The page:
The inevitable departure that was Muhammad V

“It is understood that the Raja of Perlis and the Raja Perempuan of Perlis then met the King for a private dinner at the Shangri-La Hotel in Kuala Lumpur on Saturday night, which ended at 12.40am, Sunday morning”


THE inevitable happened in just under seven weeks.

The minute reports of the November 22 wedding and photographs made their rounds on social media, it just became a matter of when the Malay rulers would convene a meeting to discuss the future of Sultan Muhammad V as the Yang di-Pertuan Agong.

And once the Agong understood that he had lost the favour of the majority of the sultans, he had little choice but to resign, rather unprecedentedly in a country with an unique rotational constitutional monarchy.

The Malay rulers will now have to convene a Conference of Rulers meeting to decide on the next Yang di-Pertuan Agong but with the vacancy today, Deputy King Sultan Nazrin Shah from Perak will be the acting Agong.

Courtiers from among the nine palaces in Malaysia told The Malaysian Insight that the rulers made this unprecedented move to protect the royal institution – already reeling from rising public questioning about their role during the May 9 general elections that finally saw the Barisan Nasional (BN) lose their grip on power since Merdeka when the pact was known as the Alliance.

The courtiers said in the meetings among the rulers, it was not unanimous but clear that the majority of rulers felt that given all that has happened in last few months, the King had to step down.

Photographs of Sultan Muhammad V’s supposed wedding with a former Russian model made the rounds in late November. – The Malaysian Insight file pic, January 6, 2019.

What had happened was simple. Sultan Muhammad V had taken official leave for two months from last November 1 to December 31, ostensibly to rest after some medical treatment.

But word and photographs came at the end of November that the King had married a Russian beauty queen in a private ceremony in Moscow. Oksana Voevodina, who was crowned Miss Moscow in 2015, married the King in a lavish ceremony after reportedly converting to Islam earlier last year.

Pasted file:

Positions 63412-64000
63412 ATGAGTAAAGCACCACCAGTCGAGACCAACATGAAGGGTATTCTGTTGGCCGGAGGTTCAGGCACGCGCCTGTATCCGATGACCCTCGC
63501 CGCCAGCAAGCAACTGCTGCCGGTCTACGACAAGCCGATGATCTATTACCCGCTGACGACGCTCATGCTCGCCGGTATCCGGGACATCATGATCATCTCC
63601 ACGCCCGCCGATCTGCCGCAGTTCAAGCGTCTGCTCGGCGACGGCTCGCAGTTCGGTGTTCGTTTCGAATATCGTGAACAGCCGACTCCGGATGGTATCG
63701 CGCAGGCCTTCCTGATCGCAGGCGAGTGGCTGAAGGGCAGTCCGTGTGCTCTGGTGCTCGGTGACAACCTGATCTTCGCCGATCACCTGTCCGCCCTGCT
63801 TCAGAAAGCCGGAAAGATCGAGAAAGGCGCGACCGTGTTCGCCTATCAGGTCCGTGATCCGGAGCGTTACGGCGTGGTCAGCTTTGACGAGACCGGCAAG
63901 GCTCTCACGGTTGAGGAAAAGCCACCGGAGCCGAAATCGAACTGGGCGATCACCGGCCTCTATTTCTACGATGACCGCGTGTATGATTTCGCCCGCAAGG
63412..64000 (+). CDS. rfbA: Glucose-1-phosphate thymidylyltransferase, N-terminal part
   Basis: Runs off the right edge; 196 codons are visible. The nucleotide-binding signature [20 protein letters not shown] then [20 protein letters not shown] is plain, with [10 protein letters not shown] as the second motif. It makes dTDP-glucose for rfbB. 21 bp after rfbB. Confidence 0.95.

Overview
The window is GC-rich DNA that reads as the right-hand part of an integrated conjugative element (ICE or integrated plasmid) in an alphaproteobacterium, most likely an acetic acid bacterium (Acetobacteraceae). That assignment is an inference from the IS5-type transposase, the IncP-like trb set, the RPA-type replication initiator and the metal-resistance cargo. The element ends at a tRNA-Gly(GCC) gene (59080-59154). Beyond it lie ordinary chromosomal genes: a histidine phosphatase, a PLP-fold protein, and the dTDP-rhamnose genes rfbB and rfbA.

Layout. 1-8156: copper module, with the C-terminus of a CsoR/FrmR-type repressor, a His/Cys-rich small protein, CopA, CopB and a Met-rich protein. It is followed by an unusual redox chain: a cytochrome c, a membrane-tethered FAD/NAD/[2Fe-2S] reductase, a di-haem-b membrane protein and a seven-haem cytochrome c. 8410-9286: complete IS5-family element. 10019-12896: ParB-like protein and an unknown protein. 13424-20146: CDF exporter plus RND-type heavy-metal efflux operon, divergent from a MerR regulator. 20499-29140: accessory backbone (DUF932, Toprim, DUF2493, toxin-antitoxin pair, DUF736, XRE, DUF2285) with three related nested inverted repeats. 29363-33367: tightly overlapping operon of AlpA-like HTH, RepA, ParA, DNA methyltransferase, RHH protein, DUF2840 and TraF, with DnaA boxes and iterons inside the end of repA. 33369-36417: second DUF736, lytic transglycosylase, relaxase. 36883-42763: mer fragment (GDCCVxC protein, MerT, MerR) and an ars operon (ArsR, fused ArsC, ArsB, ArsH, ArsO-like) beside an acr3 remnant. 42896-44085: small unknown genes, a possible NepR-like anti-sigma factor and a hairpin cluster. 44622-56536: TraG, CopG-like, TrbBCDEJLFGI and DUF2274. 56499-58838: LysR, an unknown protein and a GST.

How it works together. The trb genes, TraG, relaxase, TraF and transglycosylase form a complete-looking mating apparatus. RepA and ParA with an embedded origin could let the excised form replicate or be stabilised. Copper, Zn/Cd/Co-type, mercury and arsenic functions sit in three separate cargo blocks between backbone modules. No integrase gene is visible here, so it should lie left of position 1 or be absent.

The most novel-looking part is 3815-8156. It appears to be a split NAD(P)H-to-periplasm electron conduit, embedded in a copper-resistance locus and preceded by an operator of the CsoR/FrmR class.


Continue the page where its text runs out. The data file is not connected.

The 25-year-old doctor’s daughter has worked previously as a model in China and Thailand. There were more photographs and video clips from her modelling career that raised more than eyebrows in the conservative parts of Malaysia, more so the Agong’s home state of Kelantan, which is run along puritanical lines by the ruling Islamist PAS government.

Rumours of a possible meeting among the rulers scheduled for January 2 was already circulating just as the Perak ruler ended his two-months stint as the acting-King on December 31.

The unofficial meetings among the rulers were finally held on January 3 and 4 to discuss the King’s wedding or the “the straw that broke the camel’s back” as described by a courtier privy to the discussions.

Palace staff also confirmed that five rulers  from Perlis, Johor, Perak, Kedah and Terengganu had met at the Istana Perlis at 10am last Friday to discuss the matter.

“The rulers agonised over this move. They did not want it to be a secret vote so a resolution was put in place so that every ruler knew each others position,” one courtier told The Malaysian Insight.

Only one ruler, the Sultan of Pahang, did not attend any of the meetings as he is incapacitated. The Kelantan royal household did not attend the unofficial discussions as the King is the Sultan of Kelantan.

Only the Selangor and Johor sultans among the remaining 7 rulers who can vote on Sultan Muhammad V’s position as Yang di-Pertuan Agong defended him. – The Malaysian Insight file pic, January 6, 2019.

The Malaysian Insight learnt that of the remaining seven Malay rulers, only two – Selangor and Johor – had defended the King in the discussions. The other five agreed he should step down.

It is understood that the Raja of Perlis and the Raja Perempuan of Perlis then met the King for a private dinner at the Shangri-La Hotel in Kuala Lumpur on Saturday night, which ended at 12.40am, Sunday morning.

Courtiers said the King was advised to step down at the private dinner.

“Since the King decided to resign, there was no official vote. But he was told that if he didn’t quit, the Malay rulers had the minimum five votes to vote him out,” said one source.

Under the federal constitution, the Malay Rulers will convene soon to decide on the next Yang di-Pertuan Agong, which by convention rotates in a particular order among them set when Malaya became independent on August 31, 1957.

The sultan of Pahang is next in line but will pass as he is ill. The next in line is the Sultan of Johor but the process to fill the vacancy will take several weeks, automatically making the Perak ruler as the acting King.


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